sPD-1 block PD-1 pathway in vitro

CD4+ T cells were incubated with a pool of L929-PD-L1 cells or with PD-L1-Fc protein in the presence or absence of the recombinant fusion protein PD-1-Fc (PD-1-Fc) for 4 days, then cocultured with CCK-8 for the proliferation assay. PD-1-Fc promoted proliferation of CD4+ T cells cocultured with PD-L1 transgenic cells (p = 0.0074) (Fig. 3a). Meanwhile, T-cell suppression by PD-L1-Fc was neutralized by PD-1-Fc (p < 0.05) (Fig. 3b). PBMCs from patients with RA and healthy controls were incubated with anti-CD3 in the presence or absence of PD-1-Fc for 4 days with the addition of brefeldin A for the last 16 h. The cells were then collected and stained for the cell surface marker CD4, as well as for the intracellular cytokines IFN-γ, TNF-α, IL-4, and IL-17 after fixation/permeabilization. We found that PD-1-Fc increased the percentage of CD4+IFN-γ+ and CD4+IL-17+ cells (Fig. 3c), suggesting that sPD-1 has the ability to promote Th1/Th17 cells, which are critical pathogenic T cells in autoimmune diseases, including RA.
Fig. 3

In vitro blocking using PD-1-Fc increases the proliferative and cytokine-producing capacity of CD4+ T cells from patients with rheumatoid arthritis (RA). a and b CD4+ T cells were incubated with ligands L929-PD-L1 cells or PD-L1-Fc in the presence or absence of PD-1-Fc for 4 days. The in vitro proliferative response of CD4+ T cells from patients with RA to L929-PD-L1 cells or to PD-L1-Fc (0.5 μg/ml) was analyzed in the absence or presence of PD-1-Fc (0–1 μg/ml) using the Cell Counting Kit-8 method. OD optical density. The p value was calculated using the Mann–Whitney U test. Values are the mean ± standard deviation. *p < 0.05 versus controls. c Aliquots of peripheral blood mononuclear cells from patients with RA (n = 5) and healthy controls (HC) (n = 5) were incubated with a pool of CD3 antibody in the presence or absence of PD-1-Fc for 4 days. Brefeldin A was added for the last 16 h. The cells were then collected and stained for the cell surface markers CD4 and PD-1 and for the intracellular cytokines interferon (IFN)-γ, tumor necrosis factor (TNF)-α, interleukin (IL)-4, and IL-17A after fixation and permeabilization. PD-1 programmed cell death 1

Systemic administration of sPD-1 to CII-immunized mice accelerates arthritis onset and joint damage, and increases autoantibody production and Th1/Th17 responses

To directly assess the role of sPD-1 in inflammatory arthritis in vivo, CIA was induced in DBA/1 mice, followed by intraperitoneal injection with either soluble murine PD-1-Fc fusion protein or PBS as a control. PD-1-Fc-treated mice developed more severe arthritis. Administration of only three doses of PD-1-Fc, starting at day 1 after the second immunization, markedly exacerbated arthritis progression associated with severe synovial hyperplasia, cartilage damage, and bone erosion (Fig. 4a, g). On computed tomographic scans, we detected obvious narrowing of the joint space and bone erosion compared with IgG-treated controls (Fig. 4e, f). To evaluate whether PD-1-Fc could affect established arthritis, we treated mice with established inflamed limbs at a clinical score of 8.0 ± 2.0 with PD-1-Fc. PD-1-Fc rapidly enhanced arthritic progression with significantly increased joint damage (Fig. 4b, c).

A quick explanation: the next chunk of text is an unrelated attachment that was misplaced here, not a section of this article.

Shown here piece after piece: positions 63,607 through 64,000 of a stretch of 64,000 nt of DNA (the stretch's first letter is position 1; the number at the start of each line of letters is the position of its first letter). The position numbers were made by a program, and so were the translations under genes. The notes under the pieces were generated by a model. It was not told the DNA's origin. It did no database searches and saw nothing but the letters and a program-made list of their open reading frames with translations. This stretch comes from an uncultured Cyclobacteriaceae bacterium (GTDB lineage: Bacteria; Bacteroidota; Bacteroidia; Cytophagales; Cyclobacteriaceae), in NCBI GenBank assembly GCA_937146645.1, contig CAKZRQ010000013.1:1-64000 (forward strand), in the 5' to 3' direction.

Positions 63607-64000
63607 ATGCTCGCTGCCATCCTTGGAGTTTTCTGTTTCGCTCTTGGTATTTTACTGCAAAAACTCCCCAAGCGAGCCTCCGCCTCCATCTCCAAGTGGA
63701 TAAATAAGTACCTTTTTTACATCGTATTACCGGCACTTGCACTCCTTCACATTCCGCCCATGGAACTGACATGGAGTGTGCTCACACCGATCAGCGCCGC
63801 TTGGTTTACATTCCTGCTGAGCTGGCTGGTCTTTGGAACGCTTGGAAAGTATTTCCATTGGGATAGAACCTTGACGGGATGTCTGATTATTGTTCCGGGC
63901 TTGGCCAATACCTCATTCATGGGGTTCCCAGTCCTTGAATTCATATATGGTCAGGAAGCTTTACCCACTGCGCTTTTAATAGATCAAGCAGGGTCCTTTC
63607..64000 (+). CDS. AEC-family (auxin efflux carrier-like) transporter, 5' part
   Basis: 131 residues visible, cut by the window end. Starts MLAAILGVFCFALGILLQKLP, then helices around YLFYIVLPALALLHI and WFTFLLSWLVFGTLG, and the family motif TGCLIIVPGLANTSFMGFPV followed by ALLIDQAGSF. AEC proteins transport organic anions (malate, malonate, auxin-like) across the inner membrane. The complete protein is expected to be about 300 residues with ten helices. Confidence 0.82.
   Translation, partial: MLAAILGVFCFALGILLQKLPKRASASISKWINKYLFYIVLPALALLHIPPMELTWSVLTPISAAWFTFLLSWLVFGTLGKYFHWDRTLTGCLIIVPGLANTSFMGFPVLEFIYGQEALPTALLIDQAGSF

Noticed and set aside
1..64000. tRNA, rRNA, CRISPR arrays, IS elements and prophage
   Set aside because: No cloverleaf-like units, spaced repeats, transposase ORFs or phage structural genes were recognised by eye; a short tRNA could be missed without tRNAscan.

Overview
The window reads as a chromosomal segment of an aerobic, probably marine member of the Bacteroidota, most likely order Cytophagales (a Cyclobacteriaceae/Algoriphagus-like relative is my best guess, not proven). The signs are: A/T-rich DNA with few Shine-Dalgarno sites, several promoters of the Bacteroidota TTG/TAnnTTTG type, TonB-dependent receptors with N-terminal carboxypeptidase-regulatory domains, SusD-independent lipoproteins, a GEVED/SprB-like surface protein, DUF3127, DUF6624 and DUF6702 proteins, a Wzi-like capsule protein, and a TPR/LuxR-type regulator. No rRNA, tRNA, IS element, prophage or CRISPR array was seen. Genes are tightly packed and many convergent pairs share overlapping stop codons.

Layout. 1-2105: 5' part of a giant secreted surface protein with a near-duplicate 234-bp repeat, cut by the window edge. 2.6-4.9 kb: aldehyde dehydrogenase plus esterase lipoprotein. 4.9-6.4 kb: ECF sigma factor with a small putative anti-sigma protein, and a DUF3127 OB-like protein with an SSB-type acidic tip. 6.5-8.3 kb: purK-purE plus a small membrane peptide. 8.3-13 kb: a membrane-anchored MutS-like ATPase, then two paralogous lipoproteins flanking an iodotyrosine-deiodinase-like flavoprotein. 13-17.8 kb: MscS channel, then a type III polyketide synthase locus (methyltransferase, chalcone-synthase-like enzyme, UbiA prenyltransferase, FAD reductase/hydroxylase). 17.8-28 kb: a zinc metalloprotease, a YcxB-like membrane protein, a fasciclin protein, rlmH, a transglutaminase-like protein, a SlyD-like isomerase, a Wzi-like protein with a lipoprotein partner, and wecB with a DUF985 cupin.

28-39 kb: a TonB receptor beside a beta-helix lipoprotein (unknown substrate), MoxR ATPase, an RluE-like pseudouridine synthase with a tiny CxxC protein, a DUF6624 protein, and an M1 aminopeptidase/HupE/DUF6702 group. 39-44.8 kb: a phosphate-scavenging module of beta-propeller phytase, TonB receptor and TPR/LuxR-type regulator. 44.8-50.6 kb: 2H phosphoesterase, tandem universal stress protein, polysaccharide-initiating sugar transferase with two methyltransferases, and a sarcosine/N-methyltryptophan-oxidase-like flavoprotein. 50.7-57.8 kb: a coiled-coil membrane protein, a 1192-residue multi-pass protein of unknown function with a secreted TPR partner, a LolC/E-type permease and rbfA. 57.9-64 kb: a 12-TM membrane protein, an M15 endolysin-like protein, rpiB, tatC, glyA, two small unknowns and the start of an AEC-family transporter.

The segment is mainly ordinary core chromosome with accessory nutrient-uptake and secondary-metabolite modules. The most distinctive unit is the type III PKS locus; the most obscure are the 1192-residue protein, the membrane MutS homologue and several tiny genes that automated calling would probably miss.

Fig. 4

Systemic administration of PD-1-Fc to type II collagen (CII)-immunized mice accelerates arthritis onset and joint damage. a Mean clinical scores of arthritis for all four limbs in collagen-induced arthritis (CIA) mice that received 50 μg (n = 7) or 150 μg (n = 7) of PD-1-Fc in phosphate-buffered saline (PBS) intravenously for 5 consecutive days beginning on day 1 after the second immunization with CII. Adjuvant-immunized controls were treated with immunoglobulin G (IgG) (n = 7). b Mean clinical scores of arthritis for all four limbs in CIA mice that received 50 μg (n = 5) or 150 μg (n = 5) of PD-1-Fc in PBS intravenously for 5 consecutive days beginning on day 1 after the first treatment. Controls were treated with IgG (n = 5). c Mean clinical scores of arthritis for all four limbs in CIA mice that received 25 μg of PD-1-Fc in PBS locally injected into the limbs (n = 3) for 3 consecutive days beginning on day 1 after the first treatment. Controls were treated with IgG (n = 3). d Photographs of CIA mice on day 39 after the second CII immunization. These animals were treated with PD-1-Fc (lower and middle photographs) or IgG (top photograph). e and f Representative computed tomographic scans of hind paws from the experiment shown in (a) at day 39 after the second immunization. g Representative hematoxylin and eosin–stained joint sections from the experiment shown in (a) on day 50 after the second immunization. PD-1 programmed cell death 1 protein

Immunization with CII elicits a specific humoral response in all mice. Although levels of anti-CII antibody are not strictly correlated to arthritis scores, they are usually high in sera from severely diseased mice. Serum levels of anti-CII autoantibody in DBA/1 and CIA mice treated with PBS or PD-1-Fc were analyzed using ELISA at day 50 after the second immunization. The PD-1-Fc-treated mice had significantly increased serum levels of anti-CII autoantibody compared with the controls (p < 0.05) (Fig. 5a). Analysis of spleen cells from PD-1-Fc–treated mice revealed significantly upregulated mRNA levels of TNF-α, IFN-γ, and IL-17 F. Expression of RAR-related orphan receptor α and T-bet mRNA was also markedly increased (Fig. 5b). In the PD-1-Fc–treated group, we found significantly increased numbers of Th1 and Th17 cells in the spleen (Fig. 5c, d).